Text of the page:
I wanted to deploy this small website to post small blog posts as the inspiration would come. Because I’m stubborn, I wanted to self-host it, however I also wanted the process to publish to my website to be as stream-lined as it could be. Therefore, I decided to have it continuously delivered so that pushing a new commit to my server would automatically build the changes and serve them.
I had wanted to install Drone CI on my server for a while. I already have a plethora of self-hosted services on my server, and after reading the docs I thought it would be deployed and ready to use in no time.
Instead it took me a few hours over a week before I got it working. I would run
the container in
docker-compose, it would display its logs happily, but
nothing happened if I tried to connect to it.
My service definition looked something like this :
drone-server: image: drone/drone:1 container_name: drone-server restart: unless-stopped env_file: - ./drone/drone.env - ./drone/drone.env.secret volumes: - ./drone:/data ports: - 8080:8080 # Exposed for debugging purposes depends_on: - gitea # My self-hosted Gitea instance user: 1000:1000
I tried everything on port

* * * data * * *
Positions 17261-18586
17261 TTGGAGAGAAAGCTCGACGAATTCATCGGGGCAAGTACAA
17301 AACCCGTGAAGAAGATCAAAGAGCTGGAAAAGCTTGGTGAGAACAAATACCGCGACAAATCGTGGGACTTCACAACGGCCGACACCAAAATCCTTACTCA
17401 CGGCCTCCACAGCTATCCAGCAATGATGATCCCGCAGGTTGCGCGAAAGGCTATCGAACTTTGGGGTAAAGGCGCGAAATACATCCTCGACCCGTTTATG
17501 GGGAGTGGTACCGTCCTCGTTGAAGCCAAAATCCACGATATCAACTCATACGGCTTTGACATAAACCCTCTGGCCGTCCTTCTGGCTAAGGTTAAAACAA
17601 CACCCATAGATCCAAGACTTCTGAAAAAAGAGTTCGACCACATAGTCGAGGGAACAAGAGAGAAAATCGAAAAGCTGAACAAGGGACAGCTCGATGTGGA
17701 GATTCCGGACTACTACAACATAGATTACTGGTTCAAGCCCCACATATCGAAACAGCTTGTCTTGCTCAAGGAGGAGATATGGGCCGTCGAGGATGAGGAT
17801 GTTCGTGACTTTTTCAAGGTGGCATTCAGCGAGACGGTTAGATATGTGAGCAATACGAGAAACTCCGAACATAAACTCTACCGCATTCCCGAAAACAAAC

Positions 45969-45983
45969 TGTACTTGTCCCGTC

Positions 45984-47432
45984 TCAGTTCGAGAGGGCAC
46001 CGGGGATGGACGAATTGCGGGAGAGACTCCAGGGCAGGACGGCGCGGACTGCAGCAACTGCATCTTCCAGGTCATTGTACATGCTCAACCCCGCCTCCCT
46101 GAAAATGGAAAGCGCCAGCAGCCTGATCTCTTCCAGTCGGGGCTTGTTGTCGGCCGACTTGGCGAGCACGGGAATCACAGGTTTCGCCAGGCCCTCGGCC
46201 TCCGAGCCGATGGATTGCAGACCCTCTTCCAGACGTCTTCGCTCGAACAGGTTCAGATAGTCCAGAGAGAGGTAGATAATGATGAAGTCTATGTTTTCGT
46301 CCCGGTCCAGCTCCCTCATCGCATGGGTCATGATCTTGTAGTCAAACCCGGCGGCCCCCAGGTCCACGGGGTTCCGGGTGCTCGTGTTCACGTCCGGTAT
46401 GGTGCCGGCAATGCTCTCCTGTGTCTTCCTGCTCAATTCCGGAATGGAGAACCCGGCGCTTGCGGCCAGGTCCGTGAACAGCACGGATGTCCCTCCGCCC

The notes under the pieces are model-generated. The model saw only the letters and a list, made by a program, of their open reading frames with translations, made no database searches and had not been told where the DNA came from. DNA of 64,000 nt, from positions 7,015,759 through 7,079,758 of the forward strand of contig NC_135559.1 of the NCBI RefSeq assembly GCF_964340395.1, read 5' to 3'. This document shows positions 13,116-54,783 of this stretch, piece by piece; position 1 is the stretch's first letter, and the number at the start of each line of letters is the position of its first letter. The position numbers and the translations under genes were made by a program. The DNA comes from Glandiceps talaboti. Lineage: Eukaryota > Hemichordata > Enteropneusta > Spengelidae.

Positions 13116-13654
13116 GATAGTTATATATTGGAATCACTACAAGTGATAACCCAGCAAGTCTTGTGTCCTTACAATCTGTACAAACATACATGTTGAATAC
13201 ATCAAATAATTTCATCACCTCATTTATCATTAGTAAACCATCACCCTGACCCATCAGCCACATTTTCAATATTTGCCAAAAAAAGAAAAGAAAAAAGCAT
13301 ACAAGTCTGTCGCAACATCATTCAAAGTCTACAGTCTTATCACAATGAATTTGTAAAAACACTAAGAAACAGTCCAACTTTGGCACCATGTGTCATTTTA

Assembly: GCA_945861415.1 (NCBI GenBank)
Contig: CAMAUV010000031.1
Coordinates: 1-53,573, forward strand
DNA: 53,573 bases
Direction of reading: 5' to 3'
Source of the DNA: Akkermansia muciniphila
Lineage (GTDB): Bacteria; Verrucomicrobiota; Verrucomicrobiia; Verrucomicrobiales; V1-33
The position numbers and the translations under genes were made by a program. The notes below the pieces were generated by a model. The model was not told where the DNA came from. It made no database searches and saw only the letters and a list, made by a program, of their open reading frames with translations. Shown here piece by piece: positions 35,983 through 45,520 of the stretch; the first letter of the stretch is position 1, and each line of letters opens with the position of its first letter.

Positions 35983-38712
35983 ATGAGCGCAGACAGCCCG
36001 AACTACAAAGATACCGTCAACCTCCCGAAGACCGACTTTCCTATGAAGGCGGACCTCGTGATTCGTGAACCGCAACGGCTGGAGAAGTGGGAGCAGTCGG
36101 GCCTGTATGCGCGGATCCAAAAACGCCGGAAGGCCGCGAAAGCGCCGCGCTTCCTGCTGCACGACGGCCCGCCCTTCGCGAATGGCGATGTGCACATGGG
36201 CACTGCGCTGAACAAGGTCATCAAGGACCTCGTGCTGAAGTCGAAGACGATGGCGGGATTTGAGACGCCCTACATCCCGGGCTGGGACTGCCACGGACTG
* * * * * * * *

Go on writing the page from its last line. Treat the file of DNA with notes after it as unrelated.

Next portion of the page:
firefox did not show anything, neither
wget. I even tried to execute
wget inside the
to no avail!
I tried listing the open ports, both outside and inside the container. I tried activating the debug logging, and I could not see anything out of the ordinary.
I then tried launching the container directly on the command line, instead of
docker-compose service. Here’s the command I used:
docker run --rm \ --publish=8080:80 \ --name=drone \ --env-file shipyard/drone/drone.env \ -v `pwd`/drone/:/data \ drone/drone:1
Navigating to port
8080 now redirected me to my
Gitea login page, as it
I was puzzled, as I could not see any difference between my service definition and the command line I was launching.
The keen-eyed among you might have already seen the difference between those
two container instances… A single option was missing in my
command which, had I included it, would have kept it from working too.
Have you found it yet? It’s the
user: ... line. I felt like a fool when
I finally spotted the difference. I removed it, and my service was now up and
The logs showed no difference, nothing was complaining about the rights on disk, the SQLite database was still created either way. But this line was the difference between a working instance and a non-working one.